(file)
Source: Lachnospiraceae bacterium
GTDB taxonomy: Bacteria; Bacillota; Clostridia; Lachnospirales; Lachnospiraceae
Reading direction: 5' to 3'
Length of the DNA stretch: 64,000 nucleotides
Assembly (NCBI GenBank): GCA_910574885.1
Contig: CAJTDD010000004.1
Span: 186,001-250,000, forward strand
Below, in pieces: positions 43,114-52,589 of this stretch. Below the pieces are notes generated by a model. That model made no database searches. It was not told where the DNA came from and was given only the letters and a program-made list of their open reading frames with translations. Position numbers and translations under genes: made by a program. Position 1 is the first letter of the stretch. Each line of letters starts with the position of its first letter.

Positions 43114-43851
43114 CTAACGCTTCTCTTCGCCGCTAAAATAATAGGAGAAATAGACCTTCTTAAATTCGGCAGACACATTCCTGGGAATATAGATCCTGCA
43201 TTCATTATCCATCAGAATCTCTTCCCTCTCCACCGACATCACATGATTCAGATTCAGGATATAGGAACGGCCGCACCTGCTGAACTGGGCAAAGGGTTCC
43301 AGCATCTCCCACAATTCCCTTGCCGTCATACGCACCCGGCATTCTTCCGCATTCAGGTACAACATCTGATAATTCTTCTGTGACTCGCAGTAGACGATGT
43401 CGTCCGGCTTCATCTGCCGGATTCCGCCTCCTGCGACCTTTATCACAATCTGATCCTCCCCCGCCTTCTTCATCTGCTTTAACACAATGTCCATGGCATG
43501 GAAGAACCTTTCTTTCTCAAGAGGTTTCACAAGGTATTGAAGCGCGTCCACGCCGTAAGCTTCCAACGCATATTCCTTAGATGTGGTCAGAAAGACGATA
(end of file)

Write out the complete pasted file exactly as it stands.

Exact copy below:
Source: Lachnospiraceae bacterium
GTDB taxonomy: Bacteria; Bacillota; Clostridia; Lachnospirales; Lachnospiraceae
Reading direction: 5' to 3'
Length of the DNA stretch: 64,000 nucleotides
Assembly (NCBI GenBank): GCA_910574885.1
Contig: CAJTDD010000004.1
Span: 186,001-250,000, forward strand
Below, in pieces: positions 43,114-52,589 of this stretch. Below the pieces are notes generated by a model. That model made no database searches. It was not told where the DNA came from and was given only the letters and a program-made list of their open reading frames with translations. Position numbers and translations under genes: made by a program. Position 1 is the first letter of the stretch. Each line of letters starts with the position of its first letter.

Positions 43114-43851
43114 CTAACGCTTCTCTTCGCCGCTAAAATAATAGGAGAAATAGACCTTCTTAAATTCGGCAGACACATTCCTGGGAATATAGATCCTGCA
43201 TTCATTATCCATCAGAATCTCTTCCCTCTCCACCGACATCACATGATTCAGATTCAGGATATAGGAACGGCCGCACCTGCTGAACTGGGCAAAGGGTTCC
43301 AGCATCTCCCACAATTCCCTTGCCGTCATACGCACCCGGCATTCTTCCGCATTCAGGTACAACATCTGATAATTCTTCTGTGACTCGCAGTAGACGATGT
43401 CGTCCGGCTTCATCTGCCGGATTCCGCCTCCTGCGACCTTTATCACAATCTGATCCTCCCCCGCCTTCTTCATCTGCTTTAACACAATGTCCATGGCATG
43501 GAAGAACCTTTCTTTCTCAAGAGGTTTCACAAGGTATTGAAGCGCGTCCACGCCGTAAGCTTCCAACGCATATTCCTTAGATGTGGTCAGAAAGACGATA